What we do and why it's important.
We often get asked “what is it you do exactly?” It’s a tricky question to answer because so much is demanded of design these days. So here is our attempt to articulate and understand what it is we actually do.
Design isn’t just making things beautiful. To design for functionality or form is no longer enough. Design now listens. It understands. It simplifies. It communicates. It connects.
At ilka, we often find our role is to simply use our fresh perspective to understand and clarify a key message that helps people creatively connect with an organisation. For us, design is a series of considerations to create experiences full of feeling and meaning. But with this connection comes great responsibility. Yes we design brands, but it’s ultimately about designing conversation between a business and their customer. When creating an environment or experience we are essentially designing emotions. Becoming more aware of this influence we have on people’s behaviour, we looked at our design process to pull together a checklist of design values we look to achieve no matter the project.
1. Be clear and consistent.
With constant streams of distraction people respond positively to brands and experiences that make interaction easy. This is done by defining a simple and relevant message that clearly directs action. As Donald Miller states: “People don’t buy the best products; they buy the products they can understand the fastest.” You could have the best organisation in the world but if people don’t understand it they simply will take themselves elsewhere. Communicating clearly, cohesively and repeatedly across the customer experience is essentially what builds your brand. Design should make it easy for people to see, hear and understand you.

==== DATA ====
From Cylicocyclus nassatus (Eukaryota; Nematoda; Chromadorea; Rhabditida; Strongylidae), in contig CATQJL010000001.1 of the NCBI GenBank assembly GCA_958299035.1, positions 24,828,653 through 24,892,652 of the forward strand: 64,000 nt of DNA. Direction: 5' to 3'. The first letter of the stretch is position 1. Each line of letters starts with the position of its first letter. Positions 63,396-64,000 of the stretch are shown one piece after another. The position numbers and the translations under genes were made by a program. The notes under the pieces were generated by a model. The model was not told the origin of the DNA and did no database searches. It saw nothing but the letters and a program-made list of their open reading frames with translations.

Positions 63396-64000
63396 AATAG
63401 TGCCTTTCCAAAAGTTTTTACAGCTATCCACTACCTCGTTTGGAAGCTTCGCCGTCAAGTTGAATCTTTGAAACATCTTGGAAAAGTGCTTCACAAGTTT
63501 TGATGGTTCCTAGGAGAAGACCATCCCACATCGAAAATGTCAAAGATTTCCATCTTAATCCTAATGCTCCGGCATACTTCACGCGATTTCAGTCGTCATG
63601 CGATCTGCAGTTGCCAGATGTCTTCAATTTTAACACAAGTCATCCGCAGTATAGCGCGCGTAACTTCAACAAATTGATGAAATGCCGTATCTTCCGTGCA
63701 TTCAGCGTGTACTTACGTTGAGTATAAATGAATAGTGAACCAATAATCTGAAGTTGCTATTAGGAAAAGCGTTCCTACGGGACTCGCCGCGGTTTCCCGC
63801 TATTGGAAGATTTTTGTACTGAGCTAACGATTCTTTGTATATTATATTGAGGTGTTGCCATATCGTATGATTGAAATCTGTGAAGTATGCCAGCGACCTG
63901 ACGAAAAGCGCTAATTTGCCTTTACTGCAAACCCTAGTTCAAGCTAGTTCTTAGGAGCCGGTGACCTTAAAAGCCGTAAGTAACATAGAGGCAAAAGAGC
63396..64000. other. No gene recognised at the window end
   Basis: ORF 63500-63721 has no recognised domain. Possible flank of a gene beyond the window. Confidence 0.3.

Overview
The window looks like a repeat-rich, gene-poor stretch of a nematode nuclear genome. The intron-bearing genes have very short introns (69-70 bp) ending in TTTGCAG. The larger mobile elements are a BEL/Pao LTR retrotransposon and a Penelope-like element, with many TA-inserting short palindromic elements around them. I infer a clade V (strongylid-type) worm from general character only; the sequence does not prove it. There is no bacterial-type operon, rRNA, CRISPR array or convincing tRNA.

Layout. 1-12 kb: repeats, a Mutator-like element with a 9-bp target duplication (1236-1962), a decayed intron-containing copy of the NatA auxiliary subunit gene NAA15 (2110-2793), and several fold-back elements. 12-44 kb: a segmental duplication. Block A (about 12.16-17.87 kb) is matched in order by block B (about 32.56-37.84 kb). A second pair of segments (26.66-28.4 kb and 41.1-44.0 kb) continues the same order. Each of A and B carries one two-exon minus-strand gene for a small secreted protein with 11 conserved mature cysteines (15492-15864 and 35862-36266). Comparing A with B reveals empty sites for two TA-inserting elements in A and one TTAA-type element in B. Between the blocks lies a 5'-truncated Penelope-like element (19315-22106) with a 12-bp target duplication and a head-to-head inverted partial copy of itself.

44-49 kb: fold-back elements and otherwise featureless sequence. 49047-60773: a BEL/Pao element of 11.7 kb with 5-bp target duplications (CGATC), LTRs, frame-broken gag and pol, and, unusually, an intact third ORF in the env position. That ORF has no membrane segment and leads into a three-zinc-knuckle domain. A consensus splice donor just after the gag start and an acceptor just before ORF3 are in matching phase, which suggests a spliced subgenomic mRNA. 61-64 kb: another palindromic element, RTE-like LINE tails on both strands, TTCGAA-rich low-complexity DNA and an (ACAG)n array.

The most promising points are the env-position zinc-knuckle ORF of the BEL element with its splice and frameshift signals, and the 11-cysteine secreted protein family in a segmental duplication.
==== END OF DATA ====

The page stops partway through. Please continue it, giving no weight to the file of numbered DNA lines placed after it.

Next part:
Further reading: Donald Millar: Building a Brand Story
2. Mean something
What is the point? What do you stand for? Hold your values strong and use your communication to practice what you preach. Understanding the core need of your audience is what makes your organisation worthwhile. It’s the key to creating a meaningful experience and sets you apart, creating real value that goes above and beyond your functional product or service.
Further reading: The Meaning of Design
3. Be collaborative
Inclusivity, ownership and authentic insights are just a few of the benefits of a collaborative approach to design. Whether it’s customer feedback or staff engagement, designing together builds a sense of community and agency beyond the product or service itself. Focussing on the design process together ensures a result that is flexible and responsive, constantly building an experience that is forever relevant.
4. Be confident
To cut through the endless noise of emails and advertisements, design needs to be cleverly quiet. Trying to interact with your customer in too many ways causes clutter and confusion and as a result actually puts people off your business. Time is a precious commodity and valuing your customers’ can only be an added benefit of using your service. A refined approach to communication makes your audience stand up and listen when you do actually have something meaningful to say. So filter and be confident.
Know it’s own consequence.
Alice Rawsthorn describes the role of design as “an agent of change that helps us to interpret changes of any type – social, political, economic, scientific, technological, cultural, ecological, or whatever – to ensure that they will affect us positively, not negatively.” Whether it instigates an impact on material resources, the wellbeing of people or the waste it leaves behind, every design solution should be aware of its consequence. Always being creatively conscious means we can design with consequence in mind, seeing it as an opportunity to liberate, innovate and inspire. Striving for ultimate impact without leaving one.
Further reading: Alice Rawsthorn: Design as an Attitude